Tuesday, 28 April 2009

2nd Sunday after Easter 26 April 2009 Sermon

2nd Sunday after Easter 26.4.09 Perseverance

He has died for us, risen from the dead, set everything in place for us, but we are not in heaven yet, are we? There is still a chance to be lost. We might ‘snatch defeat from the jaws of victory’.
So we have to stay close to the Good Shepherd. He takes that role as well, to guide us through all the winding bits before we can finally rejoice without end.

Why do we need guidance? Well, there is still so much evil about, and so much suffering that we need to pick our way very carefully through the various alternatives that we face. The devil may be defeated but he can still be dangerous, like a wounded beast still able to bite or sting. We can be tempted to evil and we can be tempted to despair, either of which could derail us.

We have to ‘maintain’ our salvation. Salvation can be lost – an important point to remember. And also salvation can be built upon. We can store up more graces. We can multiply our own reward in heaven as well as do more good on earth. These things the Lord wants us to understand. There is a depth to the process that involves our cooperation.

It is actually in our favour that we have to live out this time on earth. We might prefer to go to heaven straight off, but doing it this way, the long way round, must be for a good reason.
God lets us endure these terrible temptations. It has never been harder.

But He puts Himself before us as the Good Shepherd. He says, I am here for you. Stay close to Me and you will have more chances to grow in love of God, and I will make sure you get to heaven.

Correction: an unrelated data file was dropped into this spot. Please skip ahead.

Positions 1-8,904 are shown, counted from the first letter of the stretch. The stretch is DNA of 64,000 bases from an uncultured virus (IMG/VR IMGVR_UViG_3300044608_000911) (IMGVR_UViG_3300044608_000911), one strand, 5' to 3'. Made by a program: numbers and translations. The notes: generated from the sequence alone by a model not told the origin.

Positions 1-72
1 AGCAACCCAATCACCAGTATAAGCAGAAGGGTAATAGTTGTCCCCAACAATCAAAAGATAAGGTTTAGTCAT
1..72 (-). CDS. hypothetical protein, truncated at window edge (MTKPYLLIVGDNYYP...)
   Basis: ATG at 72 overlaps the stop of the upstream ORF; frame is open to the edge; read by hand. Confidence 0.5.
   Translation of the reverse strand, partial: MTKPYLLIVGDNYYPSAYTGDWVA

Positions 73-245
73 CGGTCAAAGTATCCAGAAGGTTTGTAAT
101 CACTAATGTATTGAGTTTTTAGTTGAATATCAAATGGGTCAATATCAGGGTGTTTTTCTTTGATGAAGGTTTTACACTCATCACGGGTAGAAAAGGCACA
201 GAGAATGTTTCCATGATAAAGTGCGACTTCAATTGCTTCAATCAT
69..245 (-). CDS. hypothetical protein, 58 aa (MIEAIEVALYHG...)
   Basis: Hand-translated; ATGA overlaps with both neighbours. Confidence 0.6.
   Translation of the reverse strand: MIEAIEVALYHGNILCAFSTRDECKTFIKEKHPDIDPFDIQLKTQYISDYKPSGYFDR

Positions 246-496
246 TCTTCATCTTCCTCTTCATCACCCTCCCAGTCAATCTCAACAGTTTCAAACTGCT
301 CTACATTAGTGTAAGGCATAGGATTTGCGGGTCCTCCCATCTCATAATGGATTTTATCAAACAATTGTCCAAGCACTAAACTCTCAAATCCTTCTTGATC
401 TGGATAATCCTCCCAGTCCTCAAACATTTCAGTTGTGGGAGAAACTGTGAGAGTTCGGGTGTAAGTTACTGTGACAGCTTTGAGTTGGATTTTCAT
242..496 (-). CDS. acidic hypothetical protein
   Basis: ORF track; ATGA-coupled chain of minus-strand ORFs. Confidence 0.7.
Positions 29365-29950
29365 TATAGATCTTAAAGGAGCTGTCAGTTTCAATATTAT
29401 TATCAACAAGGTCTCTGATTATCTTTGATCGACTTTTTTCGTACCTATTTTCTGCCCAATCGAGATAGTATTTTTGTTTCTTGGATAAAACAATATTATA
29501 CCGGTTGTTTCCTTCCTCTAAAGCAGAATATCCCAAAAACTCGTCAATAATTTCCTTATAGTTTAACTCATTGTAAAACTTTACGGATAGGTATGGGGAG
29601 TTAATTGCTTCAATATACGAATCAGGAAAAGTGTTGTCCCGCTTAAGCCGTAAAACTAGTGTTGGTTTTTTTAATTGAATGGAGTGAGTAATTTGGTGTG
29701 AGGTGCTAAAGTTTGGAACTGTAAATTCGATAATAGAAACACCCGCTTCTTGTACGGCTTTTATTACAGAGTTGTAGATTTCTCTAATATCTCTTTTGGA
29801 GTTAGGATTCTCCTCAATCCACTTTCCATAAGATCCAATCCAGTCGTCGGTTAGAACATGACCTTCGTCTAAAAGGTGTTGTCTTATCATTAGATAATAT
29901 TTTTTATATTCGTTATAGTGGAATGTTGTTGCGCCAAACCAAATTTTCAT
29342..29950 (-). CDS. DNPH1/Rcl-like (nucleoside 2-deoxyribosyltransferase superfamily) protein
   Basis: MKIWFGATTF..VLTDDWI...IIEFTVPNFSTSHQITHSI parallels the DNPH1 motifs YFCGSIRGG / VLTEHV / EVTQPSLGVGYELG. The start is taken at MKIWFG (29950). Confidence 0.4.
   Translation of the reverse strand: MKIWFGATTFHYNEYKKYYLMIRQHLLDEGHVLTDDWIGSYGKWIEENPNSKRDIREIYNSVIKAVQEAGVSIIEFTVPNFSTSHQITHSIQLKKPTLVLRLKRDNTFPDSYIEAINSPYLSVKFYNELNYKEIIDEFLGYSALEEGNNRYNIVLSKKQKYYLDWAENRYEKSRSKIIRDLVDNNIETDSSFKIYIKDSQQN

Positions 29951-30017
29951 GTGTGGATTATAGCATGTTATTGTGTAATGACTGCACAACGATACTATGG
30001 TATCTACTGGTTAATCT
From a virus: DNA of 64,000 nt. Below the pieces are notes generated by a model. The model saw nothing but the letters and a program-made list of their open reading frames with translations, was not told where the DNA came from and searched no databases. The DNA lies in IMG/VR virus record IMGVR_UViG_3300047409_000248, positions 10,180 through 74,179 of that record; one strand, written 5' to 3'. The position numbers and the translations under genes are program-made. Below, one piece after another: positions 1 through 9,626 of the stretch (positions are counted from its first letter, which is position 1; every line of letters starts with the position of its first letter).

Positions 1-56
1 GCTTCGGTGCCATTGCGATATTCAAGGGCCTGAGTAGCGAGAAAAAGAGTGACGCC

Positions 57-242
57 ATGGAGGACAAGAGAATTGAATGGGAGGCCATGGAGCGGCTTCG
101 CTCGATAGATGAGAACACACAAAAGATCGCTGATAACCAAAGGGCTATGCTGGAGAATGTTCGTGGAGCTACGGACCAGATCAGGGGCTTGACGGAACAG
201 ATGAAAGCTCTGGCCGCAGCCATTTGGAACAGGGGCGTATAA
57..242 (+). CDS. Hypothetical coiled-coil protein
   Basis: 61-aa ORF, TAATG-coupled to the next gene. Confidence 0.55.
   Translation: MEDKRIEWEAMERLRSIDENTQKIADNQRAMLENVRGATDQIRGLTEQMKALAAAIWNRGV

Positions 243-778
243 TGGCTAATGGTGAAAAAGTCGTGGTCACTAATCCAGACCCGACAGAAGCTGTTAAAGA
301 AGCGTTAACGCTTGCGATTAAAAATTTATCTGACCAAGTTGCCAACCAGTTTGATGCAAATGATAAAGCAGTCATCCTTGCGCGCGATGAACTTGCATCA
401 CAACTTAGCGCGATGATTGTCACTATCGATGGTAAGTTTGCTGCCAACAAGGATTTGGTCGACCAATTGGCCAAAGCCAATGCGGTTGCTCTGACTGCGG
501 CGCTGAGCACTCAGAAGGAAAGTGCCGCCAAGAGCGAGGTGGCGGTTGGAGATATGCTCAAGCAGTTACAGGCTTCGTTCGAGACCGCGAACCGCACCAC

So we hear the voice of the Shepherd beckoning us closer. We are here now to listen to His voice, to be encouraged by Him. We take the chance to renew our commitment to be faithful to Him until the end. Until He calls us from this life, or He returns in glory, we will serve Him every single day.

This takes perseverance, which in turn requires persistent, consistent prayer, sacraments; every day a new struggle or challenge. We do not rest on our laurels, never think we have done enough. Never say, I’ve been a Catholic all my life...so I should be OK.

We do not minimise or trivialise our obligations, but are prepared to do whatever is required to thread our way all these difficult things.

We can get stronger and better at these things. It is not always difficult. We can pick up new strengths and this is what He wants.

Also we can do good by being here, and this also He wants. We can build up His Church, win more lost sheep.

Without ever being overconfident, we press on, and discover there is a joy in our religious life. It is not a burden to pray, go to Mass etc. It becomes a joy as we discover the closeness of God.

This is the way He wants us to develop. He gives us wisdom to understand, motivation to continue.

Easy to be lost? In Australia 88% of Catholics do not even get to Sunday Mass every week, the most minimal obligation. See what happens if we let things slide.

Christ has risen, yet who knows it? It is so easy to lose what we have. How could the Church ever have looked back after that start? Complacency and a host of other factors have led us into trouble. There are so many tricks and traps around.

We will not fall for them. We will cling to the Shepherd and let Him form us.

Tuesday, 21 April 2009

Low Sunday 19 April 2008 Sermon

Low Sunday 19.4.09